Taking a look backwards to one year ago, when Northern Manitoba was heading into its first COVID-19 Thanksgiving, though we thought perhaps at the time that it would be the only one, and some things didn’t look that different than they do now.
Sure, the weather was probably cooler, since early fall of this year has seen Thompson enjoying unseasonably, perhaps even unnaturally, warm weather without even a hint of that dreaded s-word. But the city was heading into the second wave of the pandemic, which would prove to be devastating and deadly for many northern communities, even if we didn’t know it at the time. This year, the same seems to be true, though it is now the fourth wave and there are COVID-19 variants fuelling much of the current increase in cases.
In the last editorial before Thanksgiving last year, we wrote that people might be finding it difficult to find things to be grateful for, thanks to the preceding initial six months of the COVID-19 pandemic. Lots of Manitobans thought we had had it hard over that period, though now, in hindsight, it was basically the calm before the storm.
On Oct. 5 last year, there was one active case of COVID-19 in Thompson, the city’s first since early April at the very beginning of the pandemic. It was the third case in the city overall and there had been a grand total of 18 cases in Northern Manitoba since COVID-19 was first detected in Manitoba. On Oct. 4 of this year, there were 12 new cases in the region and more than 170 active cases, with four northern health districts each having more cases of COVID-19 than the whole region had from March to October of 2020. Now, the north has had more than 8,300 cases overall, 55 of the region’s residents have died and life, which we thought was turned upside down during the first wave of the pandemic, has been so thoroughly turned upside down at least a couple of times since, that normal now feels weird. To give some idea of where we are compared to last year and how much has changed since then, October has started off much worse for the north in terms of COVID infections, and yet many of us probably feel like we’re in a good position.
So once again, let’s take the time to consider what there is to be thankful for.
As mentioned above, there’s the weather. Any time you make it to Thanksgiving without having to shovel something in Thompson, that’s a pretty good fall.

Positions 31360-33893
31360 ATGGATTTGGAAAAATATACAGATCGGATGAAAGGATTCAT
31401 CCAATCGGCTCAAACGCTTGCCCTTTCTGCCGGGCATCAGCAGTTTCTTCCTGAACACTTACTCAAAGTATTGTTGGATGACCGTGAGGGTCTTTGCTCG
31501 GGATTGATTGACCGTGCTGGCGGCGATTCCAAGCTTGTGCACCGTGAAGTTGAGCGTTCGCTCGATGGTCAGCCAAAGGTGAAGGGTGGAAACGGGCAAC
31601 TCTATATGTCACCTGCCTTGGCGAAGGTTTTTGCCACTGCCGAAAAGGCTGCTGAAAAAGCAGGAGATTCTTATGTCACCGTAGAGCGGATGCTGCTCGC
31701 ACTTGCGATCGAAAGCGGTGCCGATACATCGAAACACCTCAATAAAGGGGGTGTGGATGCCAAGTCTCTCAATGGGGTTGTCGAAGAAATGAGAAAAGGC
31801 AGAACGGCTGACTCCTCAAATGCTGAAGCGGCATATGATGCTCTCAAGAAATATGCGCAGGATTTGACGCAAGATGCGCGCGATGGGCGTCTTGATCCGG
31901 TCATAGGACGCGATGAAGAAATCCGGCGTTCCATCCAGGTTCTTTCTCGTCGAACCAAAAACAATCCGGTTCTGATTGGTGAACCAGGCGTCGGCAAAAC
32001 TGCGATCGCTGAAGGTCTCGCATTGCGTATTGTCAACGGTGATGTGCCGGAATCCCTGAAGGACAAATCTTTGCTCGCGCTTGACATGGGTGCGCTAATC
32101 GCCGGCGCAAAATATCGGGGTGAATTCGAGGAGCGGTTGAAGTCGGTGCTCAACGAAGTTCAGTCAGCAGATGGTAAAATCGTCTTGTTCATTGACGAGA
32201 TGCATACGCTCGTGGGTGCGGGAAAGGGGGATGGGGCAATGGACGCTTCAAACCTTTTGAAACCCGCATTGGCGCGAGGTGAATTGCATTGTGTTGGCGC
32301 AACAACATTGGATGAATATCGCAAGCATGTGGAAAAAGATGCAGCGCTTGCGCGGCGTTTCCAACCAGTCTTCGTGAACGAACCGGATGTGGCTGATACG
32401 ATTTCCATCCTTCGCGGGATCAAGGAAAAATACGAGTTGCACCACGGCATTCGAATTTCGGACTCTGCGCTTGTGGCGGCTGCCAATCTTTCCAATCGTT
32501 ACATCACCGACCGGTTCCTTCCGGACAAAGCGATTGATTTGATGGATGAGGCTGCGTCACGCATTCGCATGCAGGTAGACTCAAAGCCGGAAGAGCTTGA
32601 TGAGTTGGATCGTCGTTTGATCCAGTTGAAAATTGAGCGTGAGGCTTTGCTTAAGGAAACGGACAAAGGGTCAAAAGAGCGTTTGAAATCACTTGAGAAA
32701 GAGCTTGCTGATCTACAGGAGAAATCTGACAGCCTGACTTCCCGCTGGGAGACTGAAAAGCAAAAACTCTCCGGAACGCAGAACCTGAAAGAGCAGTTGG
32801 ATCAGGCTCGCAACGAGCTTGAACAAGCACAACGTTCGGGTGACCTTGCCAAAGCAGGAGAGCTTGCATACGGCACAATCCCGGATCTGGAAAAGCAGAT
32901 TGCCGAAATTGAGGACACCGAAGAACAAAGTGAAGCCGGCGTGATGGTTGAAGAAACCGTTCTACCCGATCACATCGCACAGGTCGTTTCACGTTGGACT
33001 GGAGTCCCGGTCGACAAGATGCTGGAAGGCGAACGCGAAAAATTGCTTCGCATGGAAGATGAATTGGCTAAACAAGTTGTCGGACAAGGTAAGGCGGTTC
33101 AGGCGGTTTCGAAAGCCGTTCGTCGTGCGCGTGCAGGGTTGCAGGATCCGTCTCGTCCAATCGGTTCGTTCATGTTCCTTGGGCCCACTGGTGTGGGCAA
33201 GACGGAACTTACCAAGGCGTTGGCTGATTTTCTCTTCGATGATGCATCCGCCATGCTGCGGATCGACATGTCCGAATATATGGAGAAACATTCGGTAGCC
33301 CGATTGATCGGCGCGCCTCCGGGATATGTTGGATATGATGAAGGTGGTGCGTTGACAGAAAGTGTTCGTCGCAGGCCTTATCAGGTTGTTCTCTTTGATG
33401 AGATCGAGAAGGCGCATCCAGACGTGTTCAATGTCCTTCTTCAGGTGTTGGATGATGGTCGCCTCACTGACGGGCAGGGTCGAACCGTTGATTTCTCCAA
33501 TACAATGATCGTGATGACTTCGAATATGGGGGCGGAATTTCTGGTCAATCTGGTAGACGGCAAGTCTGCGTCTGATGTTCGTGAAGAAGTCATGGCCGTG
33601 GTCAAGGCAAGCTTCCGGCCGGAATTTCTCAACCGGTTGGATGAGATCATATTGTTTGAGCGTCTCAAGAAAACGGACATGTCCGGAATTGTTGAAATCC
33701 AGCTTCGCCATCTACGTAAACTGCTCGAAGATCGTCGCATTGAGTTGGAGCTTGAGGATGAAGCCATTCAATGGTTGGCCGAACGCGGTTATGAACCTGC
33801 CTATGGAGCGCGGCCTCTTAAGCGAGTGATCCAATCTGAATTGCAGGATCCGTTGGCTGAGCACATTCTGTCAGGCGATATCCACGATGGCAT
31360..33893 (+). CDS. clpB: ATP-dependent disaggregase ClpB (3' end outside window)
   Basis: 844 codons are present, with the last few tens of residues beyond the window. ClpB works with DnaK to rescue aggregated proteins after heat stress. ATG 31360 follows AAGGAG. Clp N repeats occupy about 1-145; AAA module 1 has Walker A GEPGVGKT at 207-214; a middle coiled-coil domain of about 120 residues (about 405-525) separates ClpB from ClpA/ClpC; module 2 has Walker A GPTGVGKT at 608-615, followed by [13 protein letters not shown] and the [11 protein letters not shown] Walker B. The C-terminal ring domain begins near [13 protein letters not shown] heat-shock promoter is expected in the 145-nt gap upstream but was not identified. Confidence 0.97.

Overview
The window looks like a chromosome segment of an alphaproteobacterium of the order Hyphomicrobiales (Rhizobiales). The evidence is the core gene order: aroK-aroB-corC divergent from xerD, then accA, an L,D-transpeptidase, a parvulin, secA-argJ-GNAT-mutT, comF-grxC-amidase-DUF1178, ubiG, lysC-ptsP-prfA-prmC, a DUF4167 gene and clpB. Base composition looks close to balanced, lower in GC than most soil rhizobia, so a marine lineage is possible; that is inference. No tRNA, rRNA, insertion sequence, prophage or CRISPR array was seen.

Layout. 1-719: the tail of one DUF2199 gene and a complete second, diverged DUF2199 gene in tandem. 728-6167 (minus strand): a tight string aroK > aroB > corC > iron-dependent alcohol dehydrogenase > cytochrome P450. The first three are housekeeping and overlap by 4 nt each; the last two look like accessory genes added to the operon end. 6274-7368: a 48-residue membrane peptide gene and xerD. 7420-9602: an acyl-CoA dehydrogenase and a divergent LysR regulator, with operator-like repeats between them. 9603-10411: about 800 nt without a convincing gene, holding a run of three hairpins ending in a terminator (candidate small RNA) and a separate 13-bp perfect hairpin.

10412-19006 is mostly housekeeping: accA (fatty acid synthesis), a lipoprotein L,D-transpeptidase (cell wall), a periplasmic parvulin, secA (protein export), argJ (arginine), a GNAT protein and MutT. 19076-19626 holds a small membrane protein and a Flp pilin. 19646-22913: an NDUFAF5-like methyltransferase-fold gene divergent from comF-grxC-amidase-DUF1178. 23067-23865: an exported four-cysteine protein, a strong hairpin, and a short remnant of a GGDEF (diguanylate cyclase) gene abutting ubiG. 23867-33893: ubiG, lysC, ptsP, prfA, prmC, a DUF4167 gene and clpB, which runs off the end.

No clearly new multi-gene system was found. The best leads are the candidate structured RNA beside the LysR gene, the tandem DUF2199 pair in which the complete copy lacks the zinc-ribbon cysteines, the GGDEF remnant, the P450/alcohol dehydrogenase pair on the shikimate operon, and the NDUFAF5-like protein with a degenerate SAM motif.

Then there’s the fact that students can be in school. A year ago, that would have seemed kind of unremarkable, but by November things had slid quickly downhill and school meant Google Meet and Zoom and homework packages and recording yourself playing your instrument for band practice.
Most of us also have the freedom to gather was we wish, within reason. You can go see a hockey game if you’ve had two COVID-19 vaccinations, or eat a meal in a restaurant or see a movie. Once again, these may seem like nothing, given how we took for granted being able to do so in the pre-COVID era. Now, for some people, just being able to hug family members is a source of more pleasure than they may have previously imagined possible.
More than anything, of course, there are COVID-19 vaccines to be thankful for. Not just one, but three, which the majority of Manitobans and those who live in the north have received. Sure, there are people out there who believe that it’s all a giant conspiracy, a way for Bill Gates (who, by the way, is extremely rich already) to get rich by implanting 5G microchips small enough to be administered by a needle (which aren’t a real thing) because .. because … well, new world order, government control, Agenda 21, China and so on. But the evidence is showing that fully vaccinated people are much less likely to contract COVID-19, end up in hospital because of it or get admitted to intensive care if they do. Though case numbers are rising and things aren’t looking like totally smooth sailing ahead in Manitoba, or anywhere else, imagine how much worse they could be if the vaccines didn’t exist, your unhinged uncle’s Facebook rants notwithstanding. This Thanksgiving, unlike last year, we don’t have to imagine. All we need to do is look back on some pretty recent memories.